Ski / Sport & Activities

Are you fit enough for your skiing trip?

Every winter, on average, ski patrollers are called to 50,000 accidents and many of these injuries happen because skiers aren’t physically prepared for the slopes.

If you’ve read our previous article about the benefits of skiing for your body and have already booked your winter holiday, that’s great! You still have a few months to assess your health and get in shape before packing your bags.

Try our cardio, flexibility, and strength tests to determine if you’re fit enough to go skiing this winter safely.

Today’s lifestyle can be sedentary and unhealthy

The typical urban lifestyle today has several characteristics that may not be conducive to being in good physical condition for skiing.

A woman with backache at a desk
A sedentary lifestyle is not good for your physical fitness. © Canva

A sedentary lifestyle

Many people lead sedentary lifestyles, spending long hours in front of screens (computers, televisions, smartphones) for work, study or leisure. This can lead to muscle weakness and reduced stamina, which can make it difficult to take part in intense physical activities such as skiing.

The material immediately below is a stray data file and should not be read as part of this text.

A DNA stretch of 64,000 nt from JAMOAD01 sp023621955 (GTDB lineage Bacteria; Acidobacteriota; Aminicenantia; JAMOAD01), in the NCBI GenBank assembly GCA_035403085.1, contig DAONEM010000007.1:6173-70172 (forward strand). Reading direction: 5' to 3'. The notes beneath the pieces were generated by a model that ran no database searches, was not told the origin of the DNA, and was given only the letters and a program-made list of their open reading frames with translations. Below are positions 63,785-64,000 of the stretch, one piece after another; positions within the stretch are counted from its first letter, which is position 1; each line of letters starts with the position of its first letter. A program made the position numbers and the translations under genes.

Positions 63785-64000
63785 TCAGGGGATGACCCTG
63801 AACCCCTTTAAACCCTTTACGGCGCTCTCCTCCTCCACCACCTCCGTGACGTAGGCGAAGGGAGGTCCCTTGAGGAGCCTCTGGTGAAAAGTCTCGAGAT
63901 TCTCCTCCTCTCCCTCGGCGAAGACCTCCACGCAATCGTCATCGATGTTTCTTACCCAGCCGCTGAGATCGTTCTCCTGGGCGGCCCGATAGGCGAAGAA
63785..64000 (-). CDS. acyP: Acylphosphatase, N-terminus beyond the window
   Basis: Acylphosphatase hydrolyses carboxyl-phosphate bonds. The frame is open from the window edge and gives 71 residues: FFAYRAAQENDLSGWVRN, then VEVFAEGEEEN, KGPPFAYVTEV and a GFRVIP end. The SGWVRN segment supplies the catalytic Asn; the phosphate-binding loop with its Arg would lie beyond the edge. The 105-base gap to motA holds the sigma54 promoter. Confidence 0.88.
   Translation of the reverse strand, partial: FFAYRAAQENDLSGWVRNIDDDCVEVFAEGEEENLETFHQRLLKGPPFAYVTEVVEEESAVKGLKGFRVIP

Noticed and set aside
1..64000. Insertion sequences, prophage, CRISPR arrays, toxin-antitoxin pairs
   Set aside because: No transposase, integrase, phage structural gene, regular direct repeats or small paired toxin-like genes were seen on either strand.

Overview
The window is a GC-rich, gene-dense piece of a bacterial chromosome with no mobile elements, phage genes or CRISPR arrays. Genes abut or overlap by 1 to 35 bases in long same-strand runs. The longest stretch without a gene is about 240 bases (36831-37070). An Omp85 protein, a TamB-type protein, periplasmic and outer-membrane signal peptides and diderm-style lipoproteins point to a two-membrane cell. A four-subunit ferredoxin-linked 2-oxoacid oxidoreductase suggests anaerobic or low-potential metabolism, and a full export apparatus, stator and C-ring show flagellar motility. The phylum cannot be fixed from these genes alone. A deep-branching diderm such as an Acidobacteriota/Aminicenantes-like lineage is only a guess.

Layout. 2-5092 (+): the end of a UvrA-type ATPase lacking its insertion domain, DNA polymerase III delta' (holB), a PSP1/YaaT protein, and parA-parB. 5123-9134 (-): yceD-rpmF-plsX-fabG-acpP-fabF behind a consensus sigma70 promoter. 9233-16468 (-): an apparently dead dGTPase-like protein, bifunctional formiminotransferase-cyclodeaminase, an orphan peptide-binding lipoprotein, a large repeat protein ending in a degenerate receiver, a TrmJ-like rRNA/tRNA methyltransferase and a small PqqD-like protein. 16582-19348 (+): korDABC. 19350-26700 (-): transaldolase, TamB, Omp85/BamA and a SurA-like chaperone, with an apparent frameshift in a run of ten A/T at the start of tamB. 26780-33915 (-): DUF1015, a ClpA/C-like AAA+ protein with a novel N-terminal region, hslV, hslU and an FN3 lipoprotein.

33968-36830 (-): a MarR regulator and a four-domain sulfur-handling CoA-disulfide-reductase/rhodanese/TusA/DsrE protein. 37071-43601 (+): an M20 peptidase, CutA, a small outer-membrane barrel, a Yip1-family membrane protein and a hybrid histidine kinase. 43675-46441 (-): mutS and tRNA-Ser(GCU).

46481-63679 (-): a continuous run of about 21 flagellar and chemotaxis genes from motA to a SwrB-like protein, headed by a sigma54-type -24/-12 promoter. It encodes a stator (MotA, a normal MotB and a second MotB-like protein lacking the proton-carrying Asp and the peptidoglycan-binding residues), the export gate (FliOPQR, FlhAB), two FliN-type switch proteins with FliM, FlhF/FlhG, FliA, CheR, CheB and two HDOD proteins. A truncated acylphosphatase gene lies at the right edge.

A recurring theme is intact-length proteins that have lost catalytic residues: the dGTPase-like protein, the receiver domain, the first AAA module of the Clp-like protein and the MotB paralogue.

Lack of regular exercise

Lack of regular exercise is a common factor in modern society. People often have busy schedules, which limits their time for exercise. Without regular physical activity, fitness can deteriorate, which can make skiing more physically demanding.

An unbalanced diet

Modern eating habits can be rich in processed foods that are low in essential nutrients. Fast food, ready meals, sugary drinks, snacking… an inadequate diet can be detrimental to your health and physical fitness, which can affect your ability to ski.

A view of a man's back, showing areas of pain in the neck and lower back
People are often quick to overestimate their physical condition. © Canva

High levels of stress

Chronic stress is a common part of everyday life and can also impact your physical health. Stress can affect sleep, digestion and recovery, which makes it difficult to maintain a good physical condition.

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How to assess your physical condition

Some people are often quick to overestimate their physical condition, and others underestimate the impact that fitness can have on the overall skiing experience.

Signs that you need to improve your fitness

Certain physical and physiological signs indicate a lack of physical fitness.